The other half consists of the pure British film industry: movies that not only star British people and use British technicians, but are backed by British money. In other words, their profits go back to Britain, rather than America, Europe - Holland in the case of Four Weddings - or even Malaysia. These are not flourishing at all.
"That side of the industry is in a sorry state," remarks Sir Sydney Samuelson, the British Film Commissioner. "It takes a long, long time to get money together to make a film and pretty well every indigenous production is low budget. I think The Madness of King George cost pounds 5m. In US budget terms that's nothing - I believe the average is pounds 20m."
Wilf Stevenson, head of the British Film Institute, agrees. "We don't make cinema films. Our main bread and butter is TV films for the BBC and Channel 4."
For the truth is that while the British studios are flourishing, the films made in them, are almost all American. As a result, British talent almost invariably migrates to where the money is. It is our good fortune, that Nick Park and his crew, the internationally acclaimed animators of Wallace and Gromit, have so far resisted the allure of Hollywood.
The film industry is fond of blaming its poor state in large part upon the Government's reluctance to offer tax concessions similar to those available elsewhere. In Ireland film investors get generous tax concessions. In Britain, it takes three years to write off such an investment against tax. As a result, Britain has lost films to the Irish in recent years.
The only significant thing the Government has done for the industry in recent years is to give lottery money towards it. Last September the Arts Council gave pounds 300,000 to a pounds 4m blockbuster called Crimetime and a further five films ranging in size from feature movies to 15-minute shorts, a hand-out totalling pounds 2.3m. This year it hopes to spend closer to pounds 5m, but although welcome, it is a pretty paltry offering. The film industry, which wants tax concessions to match the Irish, is pining for a Labour government, which it believes, perhaps mistakenly, would be more ready to provide it with backing.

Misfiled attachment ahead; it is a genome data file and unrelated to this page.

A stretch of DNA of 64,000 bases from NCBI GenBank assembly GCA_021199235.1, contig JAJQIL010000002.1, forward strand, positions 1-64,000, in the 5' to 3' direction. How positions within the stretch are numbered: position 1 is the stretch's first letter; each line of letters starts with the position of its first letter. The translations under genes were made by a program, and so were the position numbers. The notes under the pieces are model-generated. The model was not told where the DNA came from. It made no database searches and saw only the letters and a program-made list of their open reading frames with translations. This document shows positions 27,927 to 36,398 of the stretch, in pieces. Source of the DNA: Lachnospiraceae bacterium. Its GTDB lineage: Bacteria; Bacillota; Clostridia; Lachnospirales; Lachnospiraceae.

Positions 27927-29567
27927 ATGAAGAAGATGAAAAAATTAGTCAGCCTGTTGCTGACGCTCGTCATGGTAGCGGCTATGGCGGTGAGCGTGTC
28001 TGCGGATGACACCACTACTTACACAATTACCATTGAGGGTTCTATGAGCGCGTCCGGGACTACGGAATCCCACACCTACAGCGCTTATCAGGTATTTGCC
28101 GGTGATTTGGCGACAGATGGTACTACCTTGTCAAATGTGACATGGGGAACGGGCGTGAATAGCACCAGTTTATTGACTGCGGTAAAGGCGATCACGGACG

In the end there are two views of the future. For the traditionalists in the British film business it is important there should be a British financed and backed industry which owns the facilities and reaps the profits from the films. The same argument was deployed in other sectors, such as car manufacturing, which is now almost totally foreign owned. As yet there are no signs that foreign investment has weakened it. On the contrary, it is producing more cars than it did 20 years ago.
This model of a thriving but foreign-financed industry is a much more likely future. There would be an industry making films in Britain, employing thousands of people and with a growing world reputation but not necessarily a strong British film industry.
The British Oscars roll-call
1975 Barry Lyndon - Cinematography,
Art Direction/Set Decoration
Great - Best Animated Short
1976 Network - Best Actor
1977 Julia - Best Supporting Actress
1978 Death on the Nile - Best Costume Design
California Suite - Best Supporting Actress
1981 Chariots of Fire - Best Film,
Best Original Screenplay
Arthur - Best Supporting Actor
1982 Gandhi - Best Film, Best Director,
Art Direction/Set Decoration, Costume Design
1984 The Killing Fields - Cinematography, Editing
1985 A Passage to India - Best Supporting Actress
1986 Room with a View - Best Adapted Screenplay,
Best Art Direction, Best Costume Design
Hannah and her Sisters - Best Supporting
1987 The Last Emperor - Best Film,
Original Score, Sound,
1988 Dangerous Liaisons - Best
1989 Henry V - Best
My Left Foot - Best Actor
Driving Miss Daisy -
1990 Creature Comforts - Best
Reversal of Fortune - Best Actor
1991 Silence of the Lambs - Best
1992 The Crying Game - Best Original
Howard's End - Best Actress,
Best Adapted Screenplay,
1993 The Wrong Trousers - Best